San Francisco’s Wayfare Tavern is for (Organic Fried Chicken) Lovers

Tyler Florence, celebrity chef and television host, recently featured one of his San Francisco restaurants, Wayfare Tavern, on the Food Network show, “The Great Food Truck Race.”

The restaurant opened in 2010, but briefly operated as a food truck at the start of the pandemic when many restaurants had to close. Their food truck service is now on hiatus, but their restaurant has reopened!

Wayfare Tavern and the Transamerica Pyramid in the background

Chef Tyler’s Organic Fried Chicken was named one of the Best Fried Chicken in the United States by Food & Wine Magazine (2019).

The magazine even reveals the cooking technique used to achieve its special quality. (Hint: after marinating in buttermilk brine, the chicken is baked on low heat for a few hours before frying!)

Enticed by the idea of trying this special chicken on a special occasion, my husband immediately booked a lunch reservation at the Financial District restaurant to celebrate our anniversary.

Burrata Toast, Wayfare Tavern in San Francisco

For appetizers, we ordered charred country bread with burrata. The soft, creamy Italian cheese was lightly sprinkled with balsamic vinegar, served with several cubes of watermelon, cantaloupe, and pear, and topped with some fresh microgreens. My elder daughter called first dibs on the prosciutto di Parma. (By the way, she snapped all of the photos shown here. 📸)

While we waited for the Burrata Toast, we nibbled on warm popovers (our American version of Yorkshire pudding). My younger daughter and I thought they were freshly baked croissants until we tore off a piece, revealing a soft, hollow inside. The popover was especially tasty with a spread of butter!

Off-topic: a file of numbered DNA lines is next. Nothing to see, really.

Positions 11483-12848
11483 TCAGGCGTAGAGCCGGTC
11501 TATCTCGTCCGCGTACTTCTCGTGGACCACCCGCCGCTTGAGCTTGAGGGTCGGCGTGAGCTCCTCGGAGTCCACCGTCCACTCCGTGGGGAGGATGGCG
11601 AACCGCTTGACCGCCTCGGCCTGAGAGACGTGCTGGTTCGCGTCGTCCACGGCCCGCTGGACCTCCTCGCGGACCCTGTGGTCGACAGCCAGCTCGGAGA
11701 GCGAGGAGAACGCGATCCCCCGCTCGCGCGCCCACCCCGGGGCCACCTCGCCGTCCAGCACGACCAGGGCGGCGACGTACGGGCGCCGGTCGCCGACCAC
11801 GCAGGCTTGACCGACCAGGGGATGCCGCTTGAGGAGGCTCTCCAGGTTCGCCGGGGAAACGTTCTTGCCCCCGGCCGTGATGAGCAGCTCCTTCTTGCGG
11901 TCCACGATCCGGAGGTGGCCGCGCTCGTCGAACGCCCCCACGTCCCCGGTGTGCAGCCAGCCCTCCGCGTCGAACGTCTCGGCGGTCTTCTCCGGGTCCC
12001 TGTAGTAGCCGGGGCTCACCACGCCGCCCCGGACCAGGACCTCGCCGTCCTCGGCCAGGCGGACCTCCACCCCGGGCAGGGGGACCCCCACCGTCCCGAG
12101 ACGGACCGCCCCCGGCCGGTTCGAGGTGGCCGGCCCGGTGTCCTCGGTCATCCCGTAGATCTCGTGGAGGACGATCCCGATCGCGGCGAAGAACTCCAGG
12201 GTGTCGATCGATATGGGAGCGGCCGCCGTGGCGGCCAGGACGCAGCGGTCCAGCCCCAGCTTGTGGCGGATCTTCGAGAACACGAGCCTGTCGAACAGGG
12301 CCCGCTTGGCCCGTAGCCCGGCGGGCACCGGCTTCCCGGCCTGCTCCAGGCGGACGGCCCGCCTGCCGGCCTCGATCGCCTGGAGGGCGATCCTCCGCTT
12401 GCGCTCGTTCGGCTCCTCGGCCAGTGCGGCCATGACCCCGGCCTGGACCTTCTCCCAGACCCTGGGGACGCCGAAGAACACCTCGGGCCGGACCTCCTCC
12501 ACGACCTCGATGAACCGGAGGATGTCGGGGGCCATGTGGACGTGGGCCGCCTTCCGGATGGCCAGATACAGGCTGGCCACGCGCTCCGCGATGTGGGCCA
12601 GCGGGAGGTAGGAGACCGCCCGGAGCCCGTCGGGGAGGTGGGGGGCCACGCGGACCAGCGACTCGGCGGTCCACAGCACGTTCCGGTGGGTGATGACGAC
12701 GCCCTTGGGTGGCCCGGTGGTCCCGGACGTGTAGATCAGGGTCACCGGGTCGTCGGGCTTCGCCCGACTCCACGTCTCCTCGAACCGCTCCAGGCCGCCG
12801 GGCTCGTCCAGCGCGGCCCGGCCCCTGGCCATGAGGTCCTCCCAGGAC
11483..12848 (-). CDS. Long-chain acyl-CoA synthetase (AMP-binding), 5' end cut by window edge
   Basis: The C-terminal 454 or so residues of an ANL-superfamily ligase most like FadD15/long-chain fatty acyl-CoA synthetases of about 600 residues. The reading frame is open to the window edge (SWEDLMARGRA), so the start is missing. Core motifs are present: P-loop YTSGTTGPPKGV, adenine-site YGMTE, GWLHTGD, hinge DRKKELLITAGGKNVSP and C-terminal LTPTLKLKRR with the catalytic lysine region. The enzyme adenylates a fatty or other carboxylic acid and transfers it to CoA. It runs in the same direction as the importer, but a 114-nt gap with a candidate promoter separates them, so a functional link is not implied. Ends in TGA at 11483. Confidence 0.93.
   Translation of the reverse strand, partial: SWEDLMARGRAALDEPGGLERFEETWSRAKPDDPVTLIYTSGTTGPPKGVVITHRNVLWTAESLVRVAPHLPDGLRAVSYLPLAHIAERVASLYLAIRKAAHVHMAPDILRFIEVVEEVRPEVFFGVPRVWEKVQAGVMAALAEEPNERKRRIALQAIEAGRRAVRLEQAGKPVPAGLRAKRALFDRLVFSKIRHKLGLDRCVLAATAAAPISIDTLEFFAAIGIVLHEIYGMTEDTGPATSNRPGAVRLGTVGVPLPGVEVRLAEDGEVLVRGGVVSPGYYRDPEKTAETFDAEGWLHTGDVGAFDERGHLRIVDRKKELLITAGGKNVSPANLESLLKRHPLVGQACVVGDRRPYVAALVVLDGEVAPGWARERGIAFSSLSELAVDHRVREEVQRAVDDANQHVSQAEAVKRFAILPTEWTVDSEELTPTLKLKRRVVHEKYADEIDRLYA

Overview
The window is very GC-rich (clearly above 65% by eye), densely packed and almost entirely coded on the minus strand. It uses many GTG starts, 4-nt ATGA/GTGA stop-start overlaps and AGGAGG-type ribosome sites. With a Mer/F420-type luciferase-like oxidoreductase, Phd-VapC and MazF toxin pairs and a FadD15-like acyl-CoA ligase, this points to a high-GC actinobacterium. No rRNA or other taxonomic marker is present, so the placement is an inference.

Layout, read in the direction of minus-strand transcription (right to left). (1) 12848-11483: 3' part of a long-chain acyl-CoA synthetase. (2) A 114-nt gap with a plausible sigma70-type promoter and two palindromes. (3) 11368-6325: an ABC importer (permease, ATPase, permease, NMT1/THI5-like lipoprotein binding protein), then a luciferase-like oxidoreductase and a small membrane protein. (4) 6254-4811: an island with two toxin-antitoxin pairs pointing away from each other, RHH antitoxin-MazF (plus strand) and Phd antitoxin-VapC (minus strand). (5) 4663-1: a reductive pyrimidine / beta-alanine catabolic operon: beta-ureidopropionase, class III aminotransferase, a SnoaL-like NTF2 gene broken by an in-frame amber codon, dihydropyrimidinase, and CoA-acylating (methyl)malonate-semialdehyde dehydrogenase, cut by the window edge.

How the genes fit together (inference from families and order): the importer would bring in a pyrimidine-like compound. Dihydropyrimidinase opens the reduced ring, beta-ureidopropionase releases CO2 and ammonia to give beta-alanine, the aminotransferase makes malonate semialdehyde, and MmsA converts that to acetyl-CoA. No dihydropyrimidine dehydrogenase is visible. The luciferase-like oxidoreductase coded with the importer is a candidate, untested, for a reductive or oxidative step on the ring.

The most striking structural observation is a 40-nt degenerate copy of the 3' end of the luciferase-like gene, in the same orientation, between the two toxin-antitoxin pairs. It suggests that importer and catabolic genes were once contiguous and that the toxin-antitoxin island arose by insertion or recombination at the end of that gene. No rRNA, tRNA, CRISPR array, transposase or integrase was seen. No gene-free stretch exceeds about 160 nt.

As for beverages, I recalled Sancerre’s recent win as « Le village préféré des Français » on the France 3 program of the same name, so I decided to have a glass of the Karine Lauverjat Sancerre 2019. I thought it was light-bodied and soft. I wondered, Is this typical for this appellation? Didn’t matter – I liked it anyhow! Meanwhile, my husband enjoyed his red sangria cocktail of Tempranillo and rum with licorice-flavor from the French tarragon.

Preceded by the distinctive scent of roasted garlic and the woody aroma of rosemary, the main course arrived, at last. After removing the rosemary sprigs that were perched atop five assorted pieces of golden fried chicken, I squeezed some lemon on top and took a bite. I decided it was definitely worth the splurge: the chicken was simple, but tender and seasoned to perfection!

Organic Fried Chicken, Wayfare Tavern in San Francisco

In San Francisco, mask-wearing and social distancing are still required indoors (regardless of vaccination status), but neither rule seemed to be strictly enforced here. Despite the full house, the noise level was comfortable. At our table, we could hear each other without having to shout. We couldn’t hear others’ conversations either over the cheerful music playing softly in the background, like this tune:

🎶

With its mahogany walls giving warm British pub vibes, savory Italian cheese appetizers, lively Cuban music, and sweet French wines from the Loire Valley, Wayfare Tavern is true to its name – the atmosphere lent a feeling of journeying to distant lands!

Overall, I had an enjoyable experience – and that’s not the sauvignon blanc talking! 😉

Cheers / à votre santé !

Book Review: “The Secret French Recipes of Sophie Valroux”

The Secret French Recipes of Sophie Valroux

Author: Samantha Vérant

Publisher: Berkley, an imprint of Penguin Random House (New York)

Publication Date: September 8, 2020

Genre: Fiction; 352 pages

Synopsis